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Effect of body size and sub-optimal water quality on some hemato-immunological parameters of spotted babylon snail Babylonia areolata

Ruangsri, Jareeporn, Thawonsuwan, Jumreonsri, Wanlem, Sunee, Withyachumnarnkul, Boonsirm
Fisheries science 2018 v.84 no.3 pp. 513-522
Babylonia areolata, alkalinity, ammonium nitrogen, body size, defense mechanisms, glucose, growth performance, growth retardation, lysozyme, monophenol monooxygenase, protein content, rearing, salinity, seawater, snails, water quality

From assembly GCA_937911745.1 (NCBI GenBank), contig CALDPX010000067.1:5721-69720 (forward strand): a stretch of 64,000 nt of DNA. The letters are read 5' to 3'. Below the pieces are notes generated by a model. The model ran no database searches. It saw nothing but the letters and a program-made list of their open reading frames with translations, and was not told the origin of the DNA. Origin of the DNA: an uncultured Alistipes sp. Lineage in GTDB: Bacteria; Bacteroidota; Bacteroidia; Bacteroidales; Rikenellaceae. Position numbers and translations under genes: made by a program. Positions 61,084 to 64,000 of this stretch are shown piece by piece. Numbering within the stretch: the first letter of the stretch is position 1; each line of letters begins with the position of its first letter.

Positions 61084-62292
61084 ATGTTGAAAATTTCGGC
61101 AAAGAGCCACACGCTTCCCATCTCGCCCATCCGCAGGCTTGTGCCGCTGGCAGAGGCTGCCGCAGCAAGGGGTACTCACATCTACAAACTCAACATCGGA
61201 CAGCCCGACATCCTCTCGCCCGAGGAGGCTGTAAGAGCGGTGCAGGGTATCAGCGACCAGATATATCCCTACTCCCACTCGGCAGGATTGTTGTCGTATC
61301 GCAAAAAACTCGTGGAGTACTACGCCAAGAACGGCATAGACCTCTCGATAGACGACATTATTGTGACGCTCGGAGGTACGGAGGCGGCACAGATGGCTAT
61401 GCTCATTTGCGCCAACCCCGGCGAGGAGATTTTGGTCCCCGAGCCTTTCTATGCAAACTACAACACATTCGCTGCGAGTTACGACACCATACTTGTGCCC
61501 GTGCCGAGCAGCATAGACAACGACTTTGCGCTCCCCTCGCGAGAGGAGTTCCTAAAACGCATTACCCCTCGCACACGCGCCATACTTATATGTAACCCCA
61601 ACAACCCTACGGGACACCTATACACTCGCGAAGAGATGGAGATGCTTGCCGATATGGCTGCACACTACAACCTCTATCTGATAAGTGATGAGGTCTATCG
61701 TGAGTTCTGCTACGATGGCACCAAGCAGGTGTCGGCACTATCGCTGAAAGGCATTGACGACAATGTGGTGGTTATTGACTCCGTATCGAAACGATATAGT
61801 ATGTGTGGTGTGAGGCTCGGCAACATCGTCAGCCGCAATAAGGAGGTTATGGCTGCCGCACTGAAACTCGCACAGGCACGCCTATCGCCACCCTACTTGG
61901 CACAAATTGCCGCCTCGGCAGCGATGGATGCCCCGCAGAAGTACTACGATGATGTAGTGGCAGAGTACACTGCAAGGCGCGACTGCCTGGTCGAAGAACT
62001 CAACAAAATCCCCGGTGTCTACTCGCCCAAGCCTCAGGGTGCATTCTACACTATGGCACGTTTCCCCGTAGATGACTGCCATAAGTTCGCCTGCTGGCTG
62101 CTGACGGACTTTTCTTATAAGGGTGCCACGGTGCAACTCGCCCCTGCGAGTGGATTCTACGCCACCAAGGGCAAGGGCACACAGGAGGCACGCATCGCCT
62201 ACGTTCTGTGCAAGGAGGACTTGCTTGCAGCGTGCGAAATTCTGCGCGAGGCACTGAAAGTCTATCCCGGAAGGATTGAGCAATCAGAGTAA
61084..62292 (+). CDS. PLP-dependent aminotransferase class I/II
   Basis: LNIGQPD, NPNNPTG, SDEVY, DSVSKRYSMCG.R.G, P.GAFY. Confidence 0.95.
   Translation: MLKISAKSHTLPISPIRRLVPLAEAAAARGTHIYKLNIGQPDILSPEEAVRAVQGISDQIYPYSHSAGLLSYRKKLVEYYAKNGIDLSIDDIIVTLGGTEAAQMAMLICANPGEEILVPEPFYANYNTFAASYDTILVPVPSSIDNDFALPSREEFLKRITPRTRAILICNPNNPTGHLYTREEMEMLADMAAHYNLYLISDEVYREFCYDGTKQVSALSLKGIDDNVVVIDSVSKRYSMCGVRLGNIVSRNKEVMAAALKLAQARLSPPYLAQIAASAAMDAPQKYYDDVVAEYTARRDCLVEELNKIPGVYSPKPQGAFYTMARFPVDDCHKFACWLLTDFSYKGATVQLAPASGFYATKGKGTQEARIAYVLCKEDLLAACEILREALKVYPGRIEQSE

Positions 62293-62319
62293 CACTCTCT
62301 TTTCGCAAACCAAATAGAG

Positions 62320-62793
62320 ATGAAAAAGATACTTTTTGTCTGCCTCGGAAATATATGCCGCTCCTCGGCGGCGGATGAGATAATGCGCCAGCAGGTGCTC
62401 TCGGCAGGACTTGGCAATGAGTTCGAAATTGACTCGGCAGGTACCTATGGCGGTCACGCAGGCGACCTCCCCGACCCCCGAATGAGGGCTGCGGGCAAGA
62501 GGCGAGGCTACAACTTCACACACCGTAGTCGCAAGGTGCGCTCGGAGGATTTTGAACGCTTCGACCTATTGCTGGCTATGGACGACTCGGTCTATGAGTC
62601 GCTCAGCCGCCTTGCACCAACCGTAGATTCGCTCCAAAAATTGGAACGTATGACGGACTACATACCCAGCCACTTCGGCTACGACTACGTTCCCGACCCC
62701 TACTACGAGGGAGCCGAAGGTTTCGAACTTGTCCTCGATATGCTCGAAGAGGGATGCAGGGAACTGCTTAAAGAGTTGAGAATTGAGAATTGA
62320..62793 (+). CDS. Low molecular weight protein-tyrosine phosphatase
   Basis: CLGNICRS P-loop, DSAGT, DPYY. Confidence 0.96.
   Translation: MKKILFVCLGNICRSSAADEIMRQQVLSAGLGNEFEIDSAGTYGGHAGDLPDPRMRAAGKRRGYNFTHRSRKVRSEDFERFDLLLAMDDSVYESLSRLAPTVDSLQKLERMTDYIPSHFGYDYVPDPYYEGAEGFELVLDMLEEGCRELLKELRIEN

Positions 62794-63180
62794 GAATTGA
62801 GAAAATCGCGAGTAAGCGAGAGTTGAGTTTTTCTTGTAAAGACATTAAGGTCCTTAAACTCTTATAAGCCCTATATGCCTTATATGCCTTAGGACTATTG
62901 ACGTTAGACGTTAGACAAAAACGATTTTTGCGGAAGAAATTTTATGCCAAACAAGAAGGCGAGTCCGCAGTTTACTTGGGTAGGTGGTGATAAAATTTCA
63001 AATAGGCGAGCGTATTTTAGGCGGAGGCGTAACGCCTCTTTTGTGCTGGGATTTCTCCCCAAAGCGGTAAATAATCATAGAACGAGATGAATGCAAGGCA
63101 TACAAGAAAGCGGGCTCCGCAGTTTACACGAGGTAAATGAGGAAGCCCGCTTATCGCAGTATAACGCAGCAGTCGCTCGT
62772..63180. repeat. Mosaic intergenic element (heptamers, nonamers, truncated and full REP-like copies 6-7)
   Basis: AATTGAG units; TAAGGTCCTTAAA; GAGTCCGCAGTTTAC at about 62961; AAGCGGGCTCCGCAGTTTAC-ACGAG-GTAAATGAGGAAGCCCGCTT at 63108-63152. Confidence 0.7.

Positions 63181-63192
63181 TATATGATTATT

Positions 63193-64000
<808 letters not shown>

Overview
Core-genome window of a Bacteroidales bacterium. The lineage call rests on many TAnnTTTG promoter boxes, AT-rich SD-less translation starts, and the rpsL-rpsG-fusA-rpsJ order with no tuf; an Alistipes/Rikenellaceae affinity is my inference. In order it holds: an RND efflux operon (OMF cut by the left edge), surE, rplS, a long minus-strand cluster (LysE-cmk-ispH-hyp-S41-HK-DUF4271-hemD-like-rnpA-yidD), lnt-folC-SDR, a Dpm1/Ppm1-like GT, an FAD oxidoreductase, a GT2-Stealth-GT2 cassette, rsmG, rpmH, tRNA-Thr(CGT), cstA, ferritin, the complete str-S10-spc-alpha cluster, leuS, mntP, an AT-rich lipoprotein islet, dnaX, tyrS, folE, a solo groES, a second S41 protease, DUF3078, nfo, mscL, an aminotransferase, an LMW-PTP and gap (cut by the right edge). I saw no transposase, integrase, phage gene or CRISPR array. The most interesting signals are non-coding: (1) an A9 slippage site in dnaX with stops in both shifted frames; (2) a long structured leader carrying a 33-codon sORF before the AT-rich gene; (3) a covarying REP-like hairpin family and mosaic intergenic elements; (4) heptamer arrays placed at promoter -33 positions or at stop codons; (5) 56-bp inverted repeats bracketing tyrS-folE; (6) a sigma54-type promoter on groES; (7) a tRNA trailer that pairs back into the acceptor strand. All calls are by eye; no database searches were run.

Cellular and humoral effectors are imperative for the innate defense mechanisms of invertebrates, including the spotted babylon snail Babylonia areolata, a marine gastropod belonging to the family Buccinidae. In this study, we have investigated the influence of body size [5–8 g (small), 10–12 g (medium) and 15–17 g (large)], and culture waters of varied quality [natural seawater, low salinity, low alkalinity, high total ammonia nitrogen (TAN) and artificial seawater] on some hemato-immunological parameters [total hemocytic counts (THC), hemolymphatic glucose, total protein concentration, phenoloxidase (PO), agglutinating and lysozyme activity] of the snail. Growth performance measures and survival of test snails were also evaluated after rearing them in culture water of varied quality. Body size did not influence most parameters assessed, except that the lysozyme and PO activities of medium and large-size snails were higher than those of the small-size snails. Sub-optimal culture water quality affected hemato-immunological factors, growth and/or survival of the spotted babylon snail. Seawater with low salinity, low alkalinity and a high TAN level caused decreased THC, hemolymphatic glucose, and PO activity; increased lysozyme activity; and clearly retarded growth of the snail. The snails held in artificial seawater could not survive after 4 weeks, suggesting the lack of certain essential factors necessary for their survival.